Dewalt has been a little slow in expanding their 20V Max cordless power tool lineup, but new designs have been steadily coming down the pipeline. The newest 20V Max tool is a compact cordless reciprocating saw, DCS387, which resembles the DWE357 compact corded saw that came out nearly three years ago.
The new DCS387 is 2.5″ shorter than Dewalt’s premium cordless reciprocating saw, model DCS380, allowing it to go where other saws cannot. Dewalt says that, in addition to the saw being able to fit into tighter areas, the new compact reciprocating saw offers better control than the DCS380 and other traditionally styled reciprocating saws.
Dewalt built the new saw with a traditional 4-pole brushed motor and not a brushless one. Maybe a brushless version is in the works, but that’s doubtful.
Features and Specs
- 4-position blade clamp
- 1-1/8″ cutting stroke length
- 0-2900 SPM variable speed
- 14.5″ long
- 5.0 pounds
- LED worklight
- Pivoting shoe
- Ergonomic soft-grip handle
The bare tool, DCS387B, will be priced at $129, and the kit, DCS387P1, comes with a kit bag, charger, and (1) DCB205 5.0Ah Li-ion battery pack.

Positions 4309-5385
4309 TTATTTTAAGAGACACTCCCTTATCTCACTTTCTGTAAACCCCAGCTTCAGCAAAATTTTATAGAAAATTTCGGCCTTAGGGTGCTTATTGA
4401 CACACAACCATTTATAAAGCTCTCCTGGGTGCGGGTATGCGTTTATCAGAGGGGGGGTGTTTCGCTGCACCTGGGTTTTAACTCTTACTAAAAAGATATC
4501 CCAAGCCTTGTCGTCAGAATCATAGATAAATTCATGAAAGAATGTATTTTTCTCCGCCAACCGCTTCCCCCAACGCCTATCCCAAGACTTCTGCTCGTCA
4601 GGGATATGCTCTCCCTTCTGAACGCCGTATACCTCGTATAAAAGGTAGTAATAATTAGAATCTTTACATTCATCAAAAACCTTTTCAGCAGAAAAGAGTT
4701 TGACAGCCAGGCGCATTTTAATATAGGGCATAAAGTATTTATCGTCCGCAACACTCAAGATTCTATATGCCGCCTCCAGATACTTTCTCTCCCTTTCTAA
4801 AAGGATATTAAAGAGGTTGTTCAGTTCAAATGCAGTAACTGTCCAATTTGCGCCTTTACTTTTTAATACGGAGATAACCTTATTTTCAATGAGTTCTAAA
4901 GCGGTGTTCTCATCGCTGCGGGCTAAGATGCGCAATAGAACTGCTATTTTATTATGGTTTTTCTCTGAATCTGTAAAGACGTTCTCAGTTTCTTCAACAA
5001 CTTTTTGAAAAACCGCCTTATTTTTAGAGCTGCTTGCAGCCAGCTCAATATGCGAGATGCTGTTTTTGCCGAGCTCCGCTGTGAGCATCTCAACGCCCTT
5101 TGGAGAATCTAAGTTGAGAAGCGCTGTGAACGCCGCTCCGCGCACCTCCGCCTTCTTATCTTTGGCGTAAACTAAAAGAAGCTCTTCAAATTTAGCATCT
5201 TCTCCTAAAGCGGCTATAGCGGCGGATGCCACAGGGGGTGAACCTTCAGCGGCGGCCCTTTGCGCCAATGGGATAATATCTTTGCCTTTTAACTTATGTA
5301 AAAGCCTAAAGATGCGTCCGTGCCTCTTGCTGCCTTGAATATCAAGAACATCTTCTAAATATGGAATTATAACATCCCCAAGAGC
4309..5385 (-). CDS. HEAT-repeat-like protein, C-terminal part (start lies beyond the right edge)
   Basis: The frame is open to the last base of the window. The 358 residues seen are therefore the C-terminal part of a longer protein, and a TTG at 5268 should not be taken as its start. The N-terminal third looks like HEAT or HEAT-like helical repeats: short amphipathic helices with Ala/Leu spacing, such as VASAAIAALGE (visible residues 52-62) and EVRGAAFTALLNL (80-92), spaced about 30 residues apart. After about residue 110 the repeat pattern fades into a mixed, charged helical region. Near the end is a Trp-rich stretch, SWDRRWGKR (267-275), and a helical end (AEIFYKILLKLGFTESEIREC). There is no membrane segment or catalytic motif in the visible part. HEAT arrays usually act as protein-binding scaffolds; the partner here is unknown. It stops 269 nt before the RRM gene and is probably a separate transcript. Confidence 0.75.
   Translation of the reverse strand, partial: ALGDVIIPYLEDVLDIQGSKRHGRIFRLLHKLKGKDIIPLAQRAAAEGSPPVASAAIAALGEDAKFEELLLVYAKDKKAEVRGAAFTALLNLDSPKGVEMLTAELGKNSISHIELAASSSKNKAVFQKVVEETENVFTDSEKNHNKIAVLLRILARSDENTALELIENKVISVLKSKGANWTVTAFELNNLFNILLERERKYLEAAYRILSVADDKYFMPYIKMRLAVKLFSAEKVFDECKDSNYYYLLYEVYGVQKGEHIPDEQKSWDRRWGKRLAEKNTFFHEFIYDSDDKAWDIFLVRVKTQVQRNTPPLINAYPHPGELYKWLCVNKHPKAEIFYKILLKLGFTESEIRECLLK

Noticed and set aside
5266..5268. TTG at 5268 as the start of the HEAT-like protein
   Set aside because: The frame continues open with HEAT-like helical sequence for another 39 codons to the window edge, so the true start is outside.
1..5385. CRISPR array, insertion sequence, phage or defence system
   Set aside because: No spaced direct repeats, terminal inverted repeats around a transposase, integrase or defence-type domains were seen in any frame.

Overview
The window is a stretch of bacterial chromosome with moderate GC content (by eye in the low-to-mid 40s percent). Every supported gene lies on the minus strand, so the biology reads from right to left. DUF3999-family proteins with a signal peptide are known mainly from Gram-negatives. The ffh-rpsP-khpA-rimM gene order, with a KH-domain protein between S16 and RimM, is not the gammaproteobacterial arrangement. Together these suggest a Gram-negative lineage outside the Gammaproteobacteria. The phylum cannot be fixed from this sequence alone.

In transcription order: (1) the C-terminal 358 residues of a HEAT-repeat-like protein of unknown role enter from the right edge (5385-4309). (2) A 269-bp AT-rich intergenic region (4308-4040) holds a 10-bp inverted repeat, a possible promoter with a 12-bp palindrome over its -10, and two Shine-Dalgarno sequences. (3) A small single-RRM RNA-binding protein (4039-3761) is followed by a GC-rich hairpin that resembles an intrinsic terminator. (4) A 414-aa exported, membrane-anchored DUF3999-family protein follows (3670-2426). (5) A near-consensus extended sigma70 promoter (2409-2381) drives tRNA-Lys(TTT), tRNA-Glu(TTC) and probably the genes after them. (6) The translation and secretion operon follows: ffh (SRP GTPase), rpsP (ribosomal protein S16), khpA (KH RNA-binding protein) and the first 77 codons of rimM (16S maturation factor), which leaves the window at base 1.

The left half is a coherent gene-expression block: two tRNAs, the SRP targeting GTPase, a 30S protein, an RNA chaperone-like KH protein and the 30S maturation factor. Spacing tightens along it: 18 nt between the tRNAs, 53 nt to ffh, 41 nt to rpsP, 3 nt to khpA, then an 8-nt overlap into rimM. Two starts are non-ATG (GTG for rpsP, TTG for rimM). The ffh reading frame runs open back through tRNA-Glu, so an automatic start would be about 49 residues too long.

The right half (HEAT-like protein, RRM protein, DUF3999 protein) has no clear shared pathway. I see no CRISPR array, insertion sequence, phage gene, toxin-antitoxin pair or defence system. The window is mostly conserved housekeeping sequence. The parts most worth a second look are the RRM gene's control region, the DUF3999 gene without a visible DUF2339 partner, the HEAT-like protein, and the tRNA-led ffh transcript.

As mentioned, the new compact saw is powered by a 4-pole brushed motor, and not a brushless one. I am mentioning this twice because a common question will be why isn’t it brushless.
Dewalt might very well plan to release a brushless design in the future, but for the time being, no such plans are evident. As it is, the new compact reciprocating saw design offers advantages over other saws in certain areas, such as fitting into tight work areas and corners.
If Dewalt is working on a brushless corded saw, it will be an upgrade or replacement for the standard-geometry DCS380. Or at least that’s my opinion.
In the press release, it says that this saw has balance of performance and compact design. The DCS387 has the same cutting stroke length (1-1/8″) and approximately the same top speed (2900 SPM vs 3000 SPM) as the DCS380 saw, but I have the feeling that it’s going to be slightly less powerful. Maybe that’s not the case, but if so that would give Dewalt a reason to continue selling the DCS380 saw.
The last image should give you a better sense about the size and scale of the new saw. A different of 2.5 inches might not seem like much on paper, but it does change how the tool is held and used.
Dewalt’s DWE357 corded saw is a solid performer, and is every bit as compact, ergonomic, and nicely balanced as I anticipated prior to seeing it in action a while back. I have no doubts that the DCS387 will provide similar advantages, except it’s powered by a Li-ion battery pack instead of AC power.
If you’re looking for something even more compact, but with a tradeoff between cutting performance and size, you might want to consider the Milwaukee M18 Hackzall (prices via Home Depot).